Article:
In a study by researchers at the University of California at Irvine of over 500,000 songs released in the U.K. over the past 30 years, it has been noted that the amount of depressive content has become more present than ever before. It was noted in the Royal Society Open Science journal that moods like “happiness” and “brightness” were being used to catagorise songs much less in recent times, as opposed to the descriptor “sadness” which has trended upwards. The difference was most notable when comparing ’80s bands like Wham! to more modern artists such as Sam Smith.
While the mood has gotten bleaker, songs that have been more popular have been the ones attributed to being “danceable” or “party-like.” It would seem that the general concensus is that the best course of action is, instead of getting bogged down, just forget about it and dance the sadness away. Coupled to this, the researchers also found there has been a notable decline in the “maleness” – the prevalence of male singers – of recent pop music tracks, with a larger percentage of the most successful songs being produced by female artists. The study does emphasise, however, that it doesn’t mean all pop music written thirty years ago was happier and that likewise all current pop is sad, but it is evident that the trend is moving notably in that direction.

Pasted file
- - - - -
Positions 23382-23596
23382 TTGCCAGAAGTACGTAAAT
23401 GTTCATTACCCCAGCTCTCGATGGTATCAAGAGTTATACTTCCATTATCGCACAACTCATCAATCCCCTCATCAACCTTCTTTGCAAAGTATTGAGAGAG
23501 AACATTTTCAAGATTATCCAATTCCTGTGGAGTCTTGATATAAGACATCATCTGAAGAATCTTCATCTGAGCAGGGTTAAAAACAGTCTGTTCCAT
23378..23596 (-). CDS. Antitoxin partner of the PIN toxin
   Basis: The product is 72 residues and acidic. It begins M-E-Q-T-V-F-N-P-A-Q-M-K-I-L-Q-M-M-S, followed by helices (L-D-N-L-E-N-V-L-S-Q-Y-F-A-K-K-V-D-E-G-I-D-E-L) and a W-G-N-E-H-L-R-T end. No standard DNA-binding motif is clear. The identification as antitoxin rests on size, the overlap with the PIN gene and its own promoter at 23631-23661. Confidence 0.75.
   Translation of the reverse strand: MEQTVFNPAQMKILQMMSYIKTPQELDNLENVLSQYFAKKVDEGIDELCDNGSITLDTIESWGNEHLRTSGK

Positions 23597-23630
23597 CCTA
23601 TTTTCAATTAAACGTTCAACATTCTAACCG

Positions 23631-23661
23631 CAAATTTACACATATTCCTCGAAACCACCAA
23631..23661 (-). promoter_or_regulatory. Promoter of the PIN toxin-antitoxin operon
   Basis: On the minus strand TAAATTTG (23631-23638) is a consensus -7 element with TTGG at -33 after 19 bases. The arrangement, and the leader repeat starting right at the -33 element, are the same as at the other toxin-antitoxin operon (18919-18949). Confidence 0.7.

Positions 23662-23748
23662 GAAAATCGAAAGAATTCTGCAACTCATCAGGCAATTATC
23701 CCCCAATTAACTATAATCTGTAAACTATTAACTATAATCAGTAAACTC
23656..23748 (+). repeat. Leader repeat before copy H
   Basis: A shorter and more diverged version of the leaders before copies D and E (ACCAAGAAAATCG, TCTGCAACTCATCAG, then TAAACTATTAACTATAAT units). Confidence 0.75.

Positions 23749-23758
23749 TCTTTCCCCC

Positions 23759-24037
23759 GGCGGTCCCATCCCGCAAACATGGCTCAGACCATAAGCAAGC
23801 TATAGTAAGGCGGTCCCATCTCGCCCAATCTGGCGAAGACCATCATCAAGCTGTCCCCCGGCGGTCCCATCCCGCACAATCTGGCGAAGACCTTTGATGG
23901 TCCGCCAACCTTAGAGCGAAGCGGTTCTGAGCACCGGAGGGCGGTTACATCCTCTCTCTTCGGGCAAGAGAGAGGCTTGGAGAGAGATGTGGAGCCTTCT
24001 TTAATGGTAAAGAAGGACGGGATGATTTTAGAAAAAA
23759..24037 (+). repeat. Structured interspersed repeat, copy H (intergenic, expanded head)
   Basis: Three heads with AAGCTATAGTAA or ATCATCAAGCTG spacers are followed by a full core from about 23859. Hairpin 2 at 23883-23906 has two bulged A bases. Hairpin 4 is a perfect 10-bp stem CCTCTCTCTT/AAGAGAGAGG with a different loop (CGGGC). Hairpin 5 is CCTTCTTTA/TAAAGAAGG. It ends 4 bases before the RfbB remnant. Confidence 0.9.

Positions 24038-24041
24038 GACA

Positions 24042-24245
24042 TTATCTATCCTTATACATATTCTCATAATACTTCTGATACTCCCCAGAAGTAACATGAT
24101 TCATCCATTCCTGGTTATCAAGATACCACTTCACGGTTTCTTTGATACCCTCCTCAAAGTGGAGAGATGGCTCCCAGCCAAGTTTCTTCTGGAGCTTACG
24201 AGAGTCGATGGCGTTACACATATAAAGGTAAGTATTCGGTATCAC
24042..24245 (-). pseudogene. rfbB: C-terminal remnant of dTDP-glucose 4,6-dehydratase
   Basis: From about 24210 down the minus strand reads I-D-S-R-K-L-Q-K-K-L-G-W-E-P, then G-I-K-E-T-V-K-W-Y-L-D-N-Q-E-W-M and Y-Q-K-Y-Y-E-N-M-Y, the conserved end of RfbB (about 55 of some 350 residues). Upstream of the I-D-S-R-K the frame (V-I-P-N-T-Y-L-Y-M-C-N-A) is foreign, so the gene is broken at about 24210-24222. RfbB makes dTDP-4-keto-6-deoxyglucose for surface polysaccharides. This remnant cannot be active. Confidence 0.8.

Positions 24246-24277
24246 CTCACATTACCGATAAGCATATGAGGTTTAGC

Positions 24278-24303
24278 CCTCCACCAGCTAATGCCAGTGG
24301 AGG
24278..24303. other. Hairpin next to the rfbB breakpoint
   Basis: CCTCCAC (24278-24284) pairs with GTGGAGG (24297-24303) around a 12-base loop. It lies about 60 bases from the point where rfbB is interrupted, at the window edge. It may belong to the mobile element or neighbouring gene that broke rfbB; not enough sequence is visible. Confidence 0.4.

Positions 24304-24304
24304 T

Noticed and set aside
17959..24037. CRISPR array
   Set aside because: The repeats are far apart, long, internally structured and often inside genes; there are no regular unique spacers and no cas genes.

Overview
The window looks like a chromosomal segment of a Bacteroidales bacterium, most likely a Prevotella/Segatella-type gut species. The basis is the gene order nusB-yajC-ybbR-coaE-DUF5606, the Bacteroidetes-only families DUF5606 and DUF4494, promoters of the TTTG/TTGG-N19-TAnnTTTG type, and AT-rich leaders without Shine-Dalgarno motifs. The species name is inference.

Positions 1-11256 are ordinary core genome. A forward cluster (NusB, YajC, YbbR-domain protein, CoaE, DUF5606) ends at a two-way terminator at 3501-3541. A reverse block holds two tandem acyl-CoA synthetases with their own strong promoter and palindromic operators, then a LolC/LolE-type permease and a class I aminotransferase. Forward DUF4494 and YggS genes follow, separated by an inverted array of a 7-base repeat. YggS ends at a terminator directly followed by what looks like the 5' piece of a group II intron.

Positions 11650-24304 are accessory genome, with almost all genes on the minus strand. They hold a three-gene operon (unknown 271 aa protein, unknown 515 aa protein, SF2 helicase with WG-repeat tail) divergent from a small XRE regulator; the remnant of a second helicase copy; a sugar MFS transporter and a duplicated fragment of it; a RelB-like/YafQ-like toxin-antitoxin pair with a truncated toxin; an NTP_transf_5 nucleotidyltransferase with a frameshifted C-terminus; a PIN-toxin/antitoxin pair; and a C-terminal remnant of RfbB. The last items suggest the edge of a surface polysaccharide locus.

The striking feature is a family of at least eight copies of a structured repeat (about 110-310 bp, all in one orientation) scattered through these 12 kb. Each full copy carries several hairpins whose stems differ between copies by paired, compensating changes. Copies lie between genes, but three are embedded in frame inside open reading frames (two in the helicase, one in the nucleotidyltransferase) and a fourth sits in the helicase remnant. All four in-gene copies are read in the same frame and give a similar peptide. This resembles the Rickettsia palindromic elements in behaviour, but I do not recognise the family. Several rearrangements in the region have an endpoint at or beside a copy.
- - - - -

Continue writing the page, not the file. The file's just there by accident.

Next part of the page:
If you would like to read the full study for more detailed analysis, you can find it here.
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